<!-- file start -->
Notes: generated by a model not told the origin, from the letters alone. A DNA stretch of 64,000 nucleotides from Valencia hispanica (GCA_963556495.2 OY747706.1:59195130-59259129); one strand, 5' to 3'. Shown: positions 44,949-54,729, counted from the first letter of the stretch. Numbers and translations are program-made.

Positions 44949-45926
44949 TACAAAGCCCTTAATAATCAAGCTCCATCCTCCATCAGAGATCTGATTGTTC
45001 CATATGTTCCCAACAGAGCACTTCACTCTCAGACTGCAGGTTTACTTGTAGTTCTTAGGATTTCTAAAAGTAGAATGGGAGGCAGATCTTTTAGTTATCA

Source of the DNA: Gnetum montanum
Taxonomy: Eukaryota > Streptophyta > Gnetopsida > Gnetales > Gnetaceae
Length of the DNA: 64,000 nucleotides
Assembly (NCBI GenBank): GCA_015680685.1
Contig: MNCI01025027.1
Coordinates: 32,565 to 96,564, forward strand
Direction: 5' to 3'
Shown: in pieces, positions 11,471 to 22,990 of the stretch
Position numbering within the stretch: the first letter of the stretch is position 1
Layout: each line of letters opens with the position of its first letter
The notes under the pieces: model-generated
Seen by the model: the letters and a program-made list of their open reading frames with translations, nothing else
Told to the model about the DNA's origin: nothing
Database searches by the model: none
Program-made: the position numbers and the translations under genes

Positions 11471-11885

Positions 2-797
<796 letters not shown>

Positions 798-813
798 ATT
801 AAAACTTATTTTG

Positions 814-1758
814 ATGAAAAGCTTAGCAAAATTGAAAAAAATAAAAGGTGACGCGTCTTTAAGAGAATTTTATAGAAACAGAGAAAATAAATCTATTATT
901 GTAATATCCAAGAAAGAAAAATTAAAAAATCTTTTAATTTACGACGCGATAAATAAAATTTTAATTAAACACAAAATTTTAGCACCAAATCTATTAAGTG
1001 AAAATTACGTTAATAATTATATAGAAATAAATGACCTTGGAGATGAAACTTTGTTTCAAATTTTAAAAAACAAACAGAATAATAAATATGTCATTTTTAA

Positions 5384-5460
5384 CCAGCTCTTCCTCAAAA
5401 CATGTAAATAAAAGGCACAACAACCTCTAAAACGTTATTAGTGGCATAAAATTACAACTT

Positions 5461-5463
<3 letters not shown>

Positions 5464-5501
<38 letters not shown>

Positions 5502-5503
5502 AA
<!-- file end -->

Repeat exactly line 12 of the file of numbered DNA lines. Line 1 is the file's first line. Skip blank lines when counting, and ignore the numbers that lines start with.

Shown: in pieces, positions 11,471 to 22,990 of the stretch